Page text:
Most U.S. medical schools offer their students poor health insurance coverage for the treatment of mental health and substance abuse disorders, a practice that imperils the well-being of our nation's future doctors and their patients, a group of Boston-area researchers report in JAMA today [Sept. 7].
In the first study of its kind, the researchers most of whom are faculty physicians at the Harvard-affiliated Cambridge Health Alliance (CHA) found that fewer than 22 percent of the 115 medical schools they studied provided their students with complete coverage, without co-pays or coinsurance, for mental health and substance abuse treatment.
Some student health plans require co-payments of $20-$25 per outpatient visit and up to $500 per inpatient stay. The median coinsurance rate (the percentage of total costs paid by the patient) was 20 percent, meaning that a single course of treatment might cost a medical student thousands of dollars out of pocket.
"Research shows out-of-pocket costs discourage patients from getting mental health and substance abuse treatment," said Dr. Rachel Nardin, assistant professor of neurology at Harvard Medical School, chief of neurology at CHA and lead author of the study.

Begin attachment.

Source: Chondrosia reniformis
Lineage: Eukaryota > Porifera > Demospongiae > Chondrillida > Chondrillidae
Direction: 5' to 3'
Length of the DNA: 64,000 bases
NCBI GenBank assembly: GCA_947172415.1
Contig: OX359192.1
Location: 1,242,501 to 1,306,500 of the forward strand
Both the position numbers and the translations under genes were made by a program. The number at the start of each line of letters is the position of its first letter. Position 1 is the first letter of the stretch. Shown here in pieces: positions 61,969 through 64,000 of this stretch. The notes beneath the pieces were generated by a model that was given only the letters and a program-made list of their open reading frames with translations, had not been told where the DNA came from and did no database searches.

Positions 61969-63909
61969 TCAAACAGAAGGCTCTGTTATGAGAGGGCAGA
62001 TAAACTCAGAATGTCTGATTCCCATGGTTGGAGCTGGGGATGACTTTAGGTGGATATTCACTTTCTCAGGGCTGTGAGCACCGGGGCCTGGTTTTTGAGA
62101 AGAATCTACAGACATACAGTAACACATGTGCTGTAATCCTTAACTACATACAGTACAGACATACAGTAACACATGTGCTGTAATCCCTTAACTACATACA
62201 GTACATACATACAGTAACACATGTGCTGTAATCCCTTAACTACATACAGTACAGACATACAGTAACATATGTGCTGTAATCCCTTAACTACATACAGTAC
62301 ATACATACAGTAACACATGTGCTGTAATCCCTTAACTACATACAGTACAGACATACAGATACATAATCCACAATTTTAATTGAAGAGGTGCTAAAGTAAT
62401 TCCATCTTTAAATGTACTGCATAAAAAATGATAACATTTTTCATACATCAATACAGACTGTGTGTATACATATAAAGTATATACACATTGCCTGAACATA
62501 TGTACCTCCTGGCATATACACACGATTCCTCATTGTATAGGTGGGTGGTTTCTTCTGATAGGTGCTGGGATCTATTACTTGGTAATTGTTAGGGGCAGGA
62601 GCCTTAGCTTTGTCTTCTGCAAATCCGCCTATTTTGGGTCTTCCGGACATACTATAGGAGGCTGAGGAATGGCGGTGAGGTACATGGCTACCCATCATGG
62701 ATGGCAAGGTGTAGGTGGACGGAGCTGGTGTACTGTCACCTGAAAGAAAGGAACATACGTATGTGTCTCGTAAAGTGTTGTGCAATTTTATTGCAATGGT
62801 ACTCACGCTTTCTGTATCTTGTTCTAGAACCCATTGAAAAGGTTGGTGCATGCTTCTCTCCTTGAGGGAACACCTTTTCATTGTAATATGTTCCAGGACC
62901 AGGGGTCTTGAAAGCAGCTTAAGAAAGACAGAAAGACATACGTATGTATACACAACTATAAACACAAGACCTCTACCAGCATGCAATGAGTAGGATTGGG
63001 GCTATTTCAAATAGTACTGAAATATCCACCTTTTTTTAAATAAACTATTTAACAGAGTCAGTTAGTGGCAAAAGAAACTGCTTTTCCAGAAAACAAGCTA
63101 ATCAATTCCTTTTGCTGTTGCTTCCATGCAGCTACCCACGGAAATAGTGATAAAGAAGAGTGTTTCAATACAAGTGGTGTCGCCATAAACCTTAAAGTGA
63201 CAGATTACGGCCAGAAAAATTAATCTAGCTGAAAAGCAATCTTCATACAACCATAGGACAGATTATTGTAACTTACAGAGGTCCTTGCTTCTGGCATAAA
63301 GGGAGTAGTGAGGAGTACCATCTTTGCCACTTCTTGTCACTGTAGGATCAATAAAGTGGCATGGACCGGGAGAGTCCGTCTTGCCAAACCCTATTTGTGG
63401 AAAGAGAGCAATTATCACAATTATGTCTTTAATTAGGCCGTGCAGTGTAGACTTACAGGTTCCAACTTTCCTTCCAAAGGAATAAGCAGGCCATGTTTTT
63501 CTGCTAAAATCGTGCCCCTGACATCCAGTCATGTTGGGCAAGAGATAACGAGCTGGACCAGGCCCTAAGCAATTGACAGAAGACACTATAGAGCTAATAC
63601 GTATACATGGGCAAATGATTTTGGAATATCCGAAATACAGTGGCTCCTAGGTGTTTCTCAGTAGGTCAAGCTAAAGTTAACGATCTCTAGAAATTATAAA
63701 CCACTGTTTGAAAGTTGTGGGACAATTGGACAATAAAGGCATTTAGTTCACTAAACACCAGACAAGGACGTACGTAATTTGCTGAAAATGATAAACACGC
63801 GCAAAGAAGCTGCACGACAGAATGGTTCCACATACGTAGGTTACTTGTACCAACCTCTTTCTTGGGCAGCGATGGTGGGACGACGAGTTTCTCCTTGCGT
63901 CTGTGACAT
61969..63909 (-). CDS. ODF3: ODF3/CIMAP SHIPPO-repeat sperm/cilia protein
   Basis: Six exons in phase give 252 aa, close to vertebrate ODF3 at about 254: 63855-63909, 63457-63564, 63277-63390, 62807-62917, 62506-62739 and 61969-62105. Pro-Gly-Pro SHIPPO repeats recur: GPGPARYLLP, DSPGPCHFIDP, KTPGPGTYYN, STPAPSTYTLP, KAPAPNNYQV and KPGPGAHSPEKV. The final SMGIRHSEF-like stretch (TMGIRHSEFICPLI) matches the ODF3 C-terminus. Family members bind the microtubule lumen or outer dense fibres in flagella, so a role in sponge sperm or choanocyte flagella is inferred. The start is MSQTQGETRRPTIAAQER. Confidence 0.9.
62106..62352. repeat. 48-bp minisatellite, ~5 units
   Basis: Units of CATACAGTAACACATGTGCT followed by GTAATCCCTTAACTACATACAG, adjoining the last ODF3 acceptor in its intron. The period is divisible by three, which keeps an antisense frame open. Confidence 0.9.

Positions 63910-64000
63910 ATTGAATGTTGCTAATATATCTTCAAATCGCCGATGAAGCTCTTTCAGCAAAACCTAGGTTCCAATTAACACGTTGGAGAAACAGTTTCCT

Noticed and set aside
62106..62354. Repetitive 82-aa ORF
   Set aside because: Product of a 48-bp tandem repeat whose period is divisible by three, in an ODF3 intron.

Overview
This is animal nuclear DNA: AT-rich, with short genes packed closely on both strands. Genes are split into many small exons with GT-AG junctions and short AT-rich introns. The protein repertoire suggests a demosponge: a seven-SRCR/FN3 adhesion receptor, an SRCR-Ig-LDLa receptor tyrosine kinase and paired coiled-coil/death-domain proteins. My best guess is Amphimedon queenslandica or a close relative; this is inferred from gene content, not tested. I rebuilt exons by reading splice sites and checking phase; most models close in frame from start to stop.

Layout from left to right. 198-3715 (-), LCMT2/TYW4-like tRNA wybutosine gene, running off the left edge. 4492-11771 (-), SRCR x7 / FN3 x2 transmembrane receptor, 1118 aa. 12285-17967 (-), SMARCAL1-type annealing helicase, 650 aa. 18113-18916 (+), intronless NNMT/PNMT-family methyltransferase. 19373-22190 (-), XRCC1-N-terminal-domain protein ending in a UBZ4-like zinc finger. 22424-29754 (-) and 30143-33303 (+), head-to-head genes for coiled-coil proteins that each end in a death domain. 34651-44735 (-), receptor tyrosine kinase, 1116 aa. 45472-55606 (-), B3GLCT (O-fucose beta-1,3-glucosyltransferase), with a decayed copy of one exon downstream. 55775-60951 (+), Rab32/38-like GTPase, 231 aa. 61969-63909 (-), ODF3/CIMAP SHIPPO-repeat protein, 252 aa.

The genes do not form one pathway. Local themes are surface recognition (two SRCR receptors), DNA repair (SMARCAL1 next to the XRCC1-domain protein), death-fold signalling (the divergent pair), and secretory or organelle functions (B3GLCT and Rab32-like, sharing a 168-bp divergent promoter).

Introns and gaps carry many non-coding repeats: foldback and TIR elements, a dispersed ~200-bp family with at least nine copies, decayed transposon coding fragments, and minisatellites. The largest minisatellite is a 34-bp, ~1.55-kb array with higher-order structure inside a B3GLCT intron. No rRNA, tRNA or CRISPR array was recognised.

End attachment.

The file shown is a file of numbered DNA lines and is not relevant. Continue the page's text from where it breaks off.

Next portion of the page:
"Everyone, including medical students, deserves full access to all needed care," she said. "As an aside, it's worth noting that only single-payer health systems have been able to assure such unhampered access. Private-insurance-based systems fail miserably on this score, as we see in this instance."
A majority of schools' insurance plans had annual limits on visits and/or total expenditures for mental health and substance abuse treatment. The plans varied considerably in this regard, Nardin said. At least one plan limited annual coverage for outpatient substance abuse care to $800, while another covered the same services up to $200,000 per year.
"In many cases the maximum dollar benefits can be very low,"
|Contact: Mark Almberg|
Physicians for a National Health Program